Sausage wars: What does the outcome of G7 mean for farmers?
15th June 2021
“Give and take” will be needed to overcome growing tensions over the Northern Ireland protocol and avoid a trade war, as growing tensions between the UK and the EU cast a shadow over G7.
After recent talks between EU and UK negotiators in London failed to overcome the so-called ‘sausage war’, sparring between French president Macron and Boris Johnson threatened to overshadow G7 talks last weekend.
Tensions have only been increasing over the difficulties surrounding the export of chilled meats from Britain to Northern Ireland – prompting some to raise concerns that it could lead to a full-scale trade war with Europe.
The acrimony, which is steeped in complex history, concerns the Northern Ireland Protocol, agreed between the UK and the EU as part of the Brexit divorce deal to protect the Northern Ireland peace deal that was signed in 1998 – the Good Friday Agreement.
What is the sausage war controversy?
The protocol came into force on 1st January 2021 and allows Northern Ireland to follow many of the EU’s rules despite the UK’s exit from the EU. But it also means goods exported from England, Scotland and Wales to Northern Ireland are subject to checks, effectively creating a regulatory border in the Irish Sea and preventing Northern Ireland from becoming a backdoor to the EU single market.
Citing disruption to supplies in the province, the UK government extended the grace period from three months to October 2021 and later announced further unilateral moves, prompting the EU to take legal action.
However, the deadline is looming at the end of this month for regulatory checks to be imposed on chilled meat shipments arriving in Northern Ireland from the UK. And as yet, no agreement has been reached.
Shipments will have to cease if an agreement is not reached, but the UK government has said it is prepared to ignore the rules. However, the EU warned it will take legal action, which could lead to the introduction of tariffs on British goods.
During the G7 Summit, foreign minister Dominic Raab accused Emmanuel Macron of “offensive” remarks that Northern Ireland was not part of the UK, as Boris Johnson asked the president how he would feel if Toulouse sausages could not be sold in Paris markets, according to Reuters.
Calls for a veterinary agreement
Commenting on the row, Nick Allen, CEO of the British Meat Processors Association said it has highlighted the “cumbersome” nature of the export system. “In terms of what we hope, it’s not just that they will find a compromise around Northern Ireland, it’s that they’ll realise they need to actually improve the system and address many of the issues.”
Mr Allen said there will need to be “give and take” on both sides and a veterinary agreement between the UK and the EU to reduce the paperwork and other difficulties.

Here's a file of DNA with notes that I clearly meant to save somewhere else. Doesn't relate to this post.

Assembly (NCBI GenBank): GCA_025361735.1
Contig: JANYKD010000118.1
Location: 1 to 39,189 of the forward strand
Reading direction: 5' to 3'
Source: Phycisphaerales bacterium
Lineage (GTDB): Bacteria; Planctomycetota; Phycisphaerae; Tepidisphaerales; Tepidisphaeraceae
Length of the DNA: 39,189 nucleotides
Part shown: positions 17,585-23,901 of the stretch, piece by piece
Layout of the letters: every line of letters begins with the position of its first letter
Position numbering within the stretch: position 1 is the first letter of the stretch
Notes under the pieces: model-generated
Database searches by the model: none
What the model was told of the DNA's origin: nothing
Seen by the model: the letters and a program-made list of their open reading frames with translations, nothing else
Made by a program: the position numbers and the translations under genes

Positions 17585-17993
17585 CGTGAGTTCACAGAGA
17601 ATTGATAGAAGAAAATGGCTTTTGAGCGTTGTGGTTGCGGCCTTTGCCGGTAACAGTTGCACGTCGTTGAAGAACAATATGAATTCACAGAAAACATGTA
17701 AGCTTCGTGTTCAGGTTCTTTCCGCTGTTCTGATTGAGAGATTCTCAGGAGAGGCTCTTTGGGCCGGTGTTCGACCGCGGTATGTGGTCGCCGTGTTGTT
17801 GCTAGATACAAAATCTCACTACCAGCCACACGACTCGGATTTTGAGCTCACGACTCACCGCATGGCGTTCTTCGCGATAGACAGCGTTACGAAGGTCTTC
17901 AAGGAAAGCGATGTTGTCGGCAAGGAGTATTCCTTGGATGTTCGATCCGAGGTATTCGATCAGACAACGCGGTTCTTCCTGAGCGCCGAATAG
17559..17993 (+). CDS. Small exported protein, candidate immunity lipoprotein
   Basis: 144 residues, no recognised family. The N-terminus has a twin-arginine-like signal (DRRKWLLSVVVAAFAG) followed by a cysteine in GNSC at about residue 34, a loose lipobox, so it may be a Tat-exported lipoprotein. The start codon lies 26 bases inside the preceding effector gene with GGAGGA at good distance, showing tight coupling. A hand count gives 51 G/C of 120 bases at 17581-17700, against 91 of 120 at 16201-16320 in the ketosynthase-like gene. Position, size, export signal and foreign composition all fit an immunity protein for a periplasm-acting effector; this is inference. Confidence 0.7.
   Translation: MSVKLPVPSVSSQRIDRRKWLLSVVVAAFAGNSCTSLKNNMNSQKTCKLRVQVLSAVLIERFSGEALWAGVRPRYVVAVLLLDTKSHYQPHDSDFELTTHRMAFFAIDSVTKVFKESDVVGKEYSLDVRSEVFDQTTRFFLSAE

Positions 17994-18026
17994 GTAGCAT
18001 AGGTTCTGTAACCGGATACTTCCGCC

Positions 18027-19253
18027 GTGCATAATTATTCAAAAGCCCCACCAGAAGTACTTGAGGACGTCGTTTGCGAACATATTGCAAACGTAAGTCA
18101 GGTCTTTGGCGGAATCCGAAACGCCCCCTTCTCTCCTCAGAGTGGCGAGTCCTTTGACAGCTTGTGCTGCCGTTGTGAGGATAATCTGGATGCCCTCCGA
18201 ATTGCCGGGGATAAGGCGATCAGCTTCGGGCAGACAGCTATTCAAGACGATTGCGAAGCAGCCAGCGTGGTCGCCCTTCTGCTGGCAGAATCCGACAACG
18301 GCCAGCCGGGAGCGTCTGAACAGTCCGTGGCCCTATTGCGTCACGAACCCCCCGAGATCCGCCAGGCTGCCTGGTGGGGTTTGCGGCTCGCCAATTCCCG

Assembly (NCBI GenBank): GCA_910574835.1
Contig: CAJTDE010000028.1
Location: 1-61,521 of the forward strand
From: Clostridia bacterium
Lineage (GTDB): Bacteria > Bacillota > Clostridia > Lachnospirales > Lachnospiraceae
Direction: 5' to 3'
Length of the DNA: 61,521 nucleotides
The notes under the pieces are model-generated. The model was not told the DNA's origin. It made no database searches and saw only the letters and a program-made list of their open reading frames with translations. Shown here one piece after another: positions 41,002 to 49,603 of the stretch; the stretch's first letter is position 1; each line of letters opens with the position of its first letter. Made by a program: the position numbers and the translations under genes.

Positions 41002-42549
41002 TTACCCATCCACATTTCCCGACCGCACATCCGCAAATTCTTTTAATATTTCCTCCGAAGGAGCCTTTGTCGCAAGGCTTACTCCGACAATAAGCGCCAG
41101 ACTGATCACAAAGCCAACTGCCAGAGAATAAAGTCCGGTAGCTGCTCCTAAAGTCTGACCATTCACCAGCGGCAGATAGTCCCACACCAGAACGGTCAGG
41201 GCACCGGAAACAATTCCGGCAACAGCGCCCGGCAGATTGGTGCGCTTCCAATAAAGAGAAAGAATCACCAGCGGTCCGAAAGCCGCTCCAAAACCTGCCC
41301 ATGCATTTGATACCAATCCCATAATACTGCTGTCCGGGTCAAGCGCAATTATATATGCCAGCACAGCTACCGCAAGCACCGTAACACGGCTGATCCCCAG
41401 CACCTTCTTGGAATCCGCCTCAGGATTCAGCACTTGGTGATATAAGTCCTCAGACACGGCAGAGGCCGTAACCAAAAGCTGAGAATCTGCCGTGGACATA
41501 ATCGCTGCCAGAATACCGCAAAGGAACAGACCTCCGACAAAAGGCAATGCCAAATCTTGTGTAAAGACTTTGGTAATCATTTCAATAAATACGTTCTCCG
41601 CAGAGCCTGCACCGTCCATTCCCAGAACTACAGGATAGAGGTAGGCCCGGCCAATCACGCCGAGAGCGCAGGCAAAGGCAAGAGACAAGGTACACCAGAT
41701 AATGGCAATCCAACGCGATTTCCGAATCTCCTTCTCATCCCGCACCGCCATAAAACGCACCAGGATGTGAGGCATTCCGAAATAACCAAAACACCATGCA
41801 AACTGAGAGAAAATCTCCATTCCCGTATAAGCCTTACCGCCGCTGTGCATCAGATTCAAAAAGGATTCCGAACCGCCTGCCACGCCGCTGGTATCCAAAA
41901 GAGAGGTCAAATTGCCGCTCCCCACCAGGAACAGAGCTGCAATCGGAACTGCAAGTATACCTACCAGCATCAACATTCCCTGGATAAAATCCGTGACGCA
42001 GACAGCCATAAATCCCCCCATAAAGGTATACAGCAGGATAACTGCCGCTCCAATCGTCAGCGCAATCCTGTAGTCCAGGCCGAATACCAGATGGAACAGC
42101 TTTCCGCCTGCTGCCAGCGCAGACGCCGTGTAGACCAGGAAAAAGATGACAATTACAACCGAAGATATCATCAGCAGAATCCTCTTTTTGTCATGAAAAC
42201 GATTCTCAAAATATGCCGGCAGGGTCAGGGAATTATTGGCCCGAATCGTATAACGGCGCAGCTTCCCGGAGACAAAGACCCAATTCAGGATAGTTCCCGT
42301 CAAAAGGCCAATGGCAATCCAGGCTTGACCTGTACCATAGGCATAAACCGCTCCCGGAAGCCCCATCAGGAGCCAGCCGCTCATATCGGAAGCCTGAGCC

“Our government unfortunately doesn’t want to do anything that makes it feel as though Europe has any sort of control over us and Europe wants to protect its single market and doesn’t want anything that compromises that,” he noted.
“I think Europe could […] take a lot of heat out of the situation by agreeing to put through legislation that allows chilled meat and some of these other products. Not to lower their standards; they just need an export health certificate for them.
“Admittedly that does need legislative processes in place but it wouldn’t be that difficult to put some sort of process in place for chilled meats to go backwards and forwards – that would be a compromise on their part.
“And I think the UK government probably needs to realise that they did sign an agreement and to recognise that there has to be some sort of veterinary agreement a bit like the Swiss do.”
What might the future hold?
Commenting on what could happen if an agreement is not reached, Mr Allen added: “If it gets out of hand, we could be almost into a no deal Brexit or a trade war. You have to hope the two sides aren’t daft enough to get into that position.”
A spokesperson for the NFU said: “British farmers are proud to supply Northern Irish consumers with high quality, affordable food.
“We have worked closely with the agri-food supply chain to raise ongoing issues with the operation of the Northern Irish Protocol and we urge all parties to work together to reach sensible, pragmatic solutions that are proportionate to the risks associated with moving agri-food goods within the UK’s internal market and to the EU.”
It appears that G7 has inflamed rather than cooled the debate, and whatever the outcome, neither side will benefit from an out and out trade war. As trade talks and political controversies rumble on, British farmers will continue doing what they do best, meeting growing challenges with innovation, passion and gusto, in the hope that the powers that be can put pragmatism ahead of squabbling.